Hybrid vehicles combine the internal combustion engine and fuel tank of a conventional vehicle with the battery-powered electric motor. This combination gives motorists the driving range and convenient refuelling capabilities of a conventional vehicle, together with the financial and environmental benefits of an electric vehicle.

 

Happy with her hybrid

Lee Ann Deschamps, a driver educator with Abegweit Driving School Ltd. in Prince Edward Island, stands beside her 2007 Toyota Camry hybrid vehicle. “We use the Auto$mart Driver Education Kit in class to help teach students about the benefits of being a more fuel-efficient driver and I wanted to set a good example, so I bought a hybrid,” Deschamps explains. “I have had so many remarks on my car, mostly from students – they cannot get over how quiet it is. The parents usually ask about fuel consumption and how much it cost to purchase the vehicle. My fuel expenses have been cut in half. I would recommend a hybrid to other driver educators and to anyone who wants to save fuel and help the environment. It was definitely a good buy.”

Hybrids achieve improvements in fuel efficiency by using the electric motor to supplement engine power. Many hybrids can even operate at low speeds using only the electric motor. The batteries for the electric motor do not require plugging in and are recharged by harnessing the energy from the engine, from coasting and braking. Fuel consumption by the internal combustion engine can be reduced by 50 percent or more compared with a gasoline vehicle.

Hybrids are particularly efficient in city driving conditions because this is when the battery power is called on to do some or all of the work. For instance, when most hybrid vehicles are stopped or are waiting at an intersection, they are running only on the electric motor – not on the gas engine. So if most of your driving is around the city, your fuel consumption and costs with a hybrid could be a fraction of what you are now paying.

Most auto manufacturers in the North American market now offer hybrid models. As the market expands, the cost differential between hybrids and conventional vehicles is declining.

Is it starting to sound like a hybrid might be the answer to your needs? For more information about hybrids and other fuel-efficient vehicles, visit vehicles.gc.ca.

TIRF report suggests young drivers more easily distracted

Canadians are becoming increasingly concerned about distracted driving and strongly support more educational and awareness efforts on the issue, according to a new poll by the Traffic Injury Research Foundation (TIRF).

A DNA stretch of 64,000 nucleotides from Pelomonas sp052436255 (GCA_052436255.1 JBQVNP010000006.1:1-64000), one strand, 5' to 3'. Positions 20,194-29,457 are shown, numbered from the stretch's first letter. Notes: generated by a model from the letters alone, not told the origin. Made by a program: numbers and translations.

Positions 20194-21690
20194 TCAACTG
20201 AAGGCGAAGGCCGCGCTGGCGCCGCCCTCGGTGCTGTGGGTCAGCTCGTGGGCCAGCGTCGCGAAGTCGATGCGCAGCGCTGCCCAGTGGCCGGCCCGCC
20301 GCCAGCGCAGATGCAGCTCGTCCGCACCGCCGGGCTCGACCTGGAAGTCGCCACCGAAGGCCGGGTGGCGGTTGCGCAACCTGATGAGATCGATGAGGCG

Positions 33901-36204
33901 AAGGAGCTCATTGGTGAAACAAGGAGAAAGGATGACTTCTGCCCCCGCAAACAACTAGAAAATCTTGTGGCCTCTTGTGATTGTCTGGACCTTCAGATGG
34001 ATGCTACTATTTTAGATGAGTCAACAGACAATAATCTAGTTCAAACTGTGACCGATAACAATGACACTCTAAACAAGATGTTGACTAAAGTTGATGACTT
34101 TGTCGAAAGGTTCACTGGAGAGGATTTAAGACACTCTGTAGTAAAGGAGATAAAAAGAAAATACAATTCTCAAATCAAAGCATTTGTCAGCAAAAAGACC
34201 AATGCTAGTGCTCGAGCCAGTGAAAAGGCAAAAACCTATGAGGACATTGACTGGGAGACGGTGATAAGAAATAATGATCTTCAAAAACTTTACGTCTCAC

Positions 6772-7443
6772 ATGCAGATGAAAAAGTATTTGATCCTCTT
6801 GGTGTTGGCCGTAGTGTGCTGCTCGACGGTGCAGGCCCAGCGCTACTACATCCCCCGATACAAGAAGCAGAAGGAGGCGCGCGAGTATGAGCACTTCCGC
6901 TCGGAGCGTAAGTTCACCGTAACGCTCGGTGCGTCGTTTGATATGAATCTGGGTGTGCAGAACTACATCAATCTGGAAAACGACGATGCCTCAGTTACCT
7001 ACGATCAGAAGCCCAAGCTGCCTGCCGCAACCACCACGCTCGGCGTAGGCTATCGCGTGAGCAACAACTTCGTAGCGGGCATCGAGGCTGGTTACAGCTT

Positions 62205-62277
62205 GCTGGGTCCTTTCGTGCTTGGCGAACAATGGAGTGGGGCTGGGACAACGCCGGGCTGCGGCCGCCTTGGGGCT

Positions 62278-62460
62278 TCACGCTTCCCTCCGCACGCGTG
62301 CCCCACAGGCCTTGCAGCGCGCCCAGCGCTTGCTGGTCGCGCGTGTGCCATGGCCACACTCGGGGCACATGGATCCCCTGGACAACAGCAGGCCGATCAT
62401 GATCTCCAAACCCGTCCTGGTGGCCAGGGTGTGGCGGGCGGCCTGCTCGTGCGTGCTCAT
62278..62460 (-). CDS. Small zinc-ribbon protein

The Road Safety Monitor is a public opinion survey about key road safety issues that is conducted annually by TIRF. The 2006 survey shows that concern about distracted driving has increased significantly over the past five years.

young driver

In 2001, about 40 percent of Canadians thought distracted driving was a serious problem, compared with almost 70 percent in 2006. More than 95 percent of Canadians believe there is more distracted driving on our roads today than in 2001.

Ward Vanlaar, a research associate for TIRF, notes that distractions, such as eating and drinking, reading maps, operating the car stereo and admiring the landscape, divert the driver's attention and elevate the risk of a collision. Distractions from outside the vehicle posed the biggest threat for drivers. Although only 9.5 percent of drivers had to steer or brake to avoid a collision due to an internal distraction, 20.2 percent had to do so because of a distraction outside the vehicle.

In contrast, the poll also found that young drivers aged 16 to 24 were much more likely than their older peers to have steered or braked to avoid a collision due to an internal distraction. Eighty percent of Canadians agreed that new drivers should be restricted from using cell phones while driving.

“Young drivers need to be especially careful with internal distractions,” says Vanlaar. “Even when they are not distracted, younger drivers have an elevated collision risk – internal distractions can elevate this risk even higher.”

The Road Safety Monitor report on distracted driving is available online at www.distracteddriving.ca.

RSEA annual conference and workshop – “New Ideas! Technology to Pedagogy”

yield sign

New developments in road safety technology, roadway architecture and driver education were showcased at the annual conference and workshop of the Road Safety Educators' Association (RSEA) in Montréal, Quebec, on September 20 and 21, 2007. The 15th annual event attracted driver educators and other interested parties from across Canada and the United States.

The workshop, which offers a continuing education credit for driver educators, included presentations on everything from advanced vehicle safety features to new teaching techniques.

“It was really a very informative day,” notes Sue MacNeil of the RSEA. “We covered a lot of ground, and participants learned a great deal about some of the changes on the horizon that will affect how and what they teach in the classroom and on the road.”

Rules for roundabouts

  • Vehicles entering a roundabout must yield to traffic already in or exiting the roundabout.
  • In multilane roundabouts, drivers must use the inside or outside lane, depending on how they plan to exit the roundabout.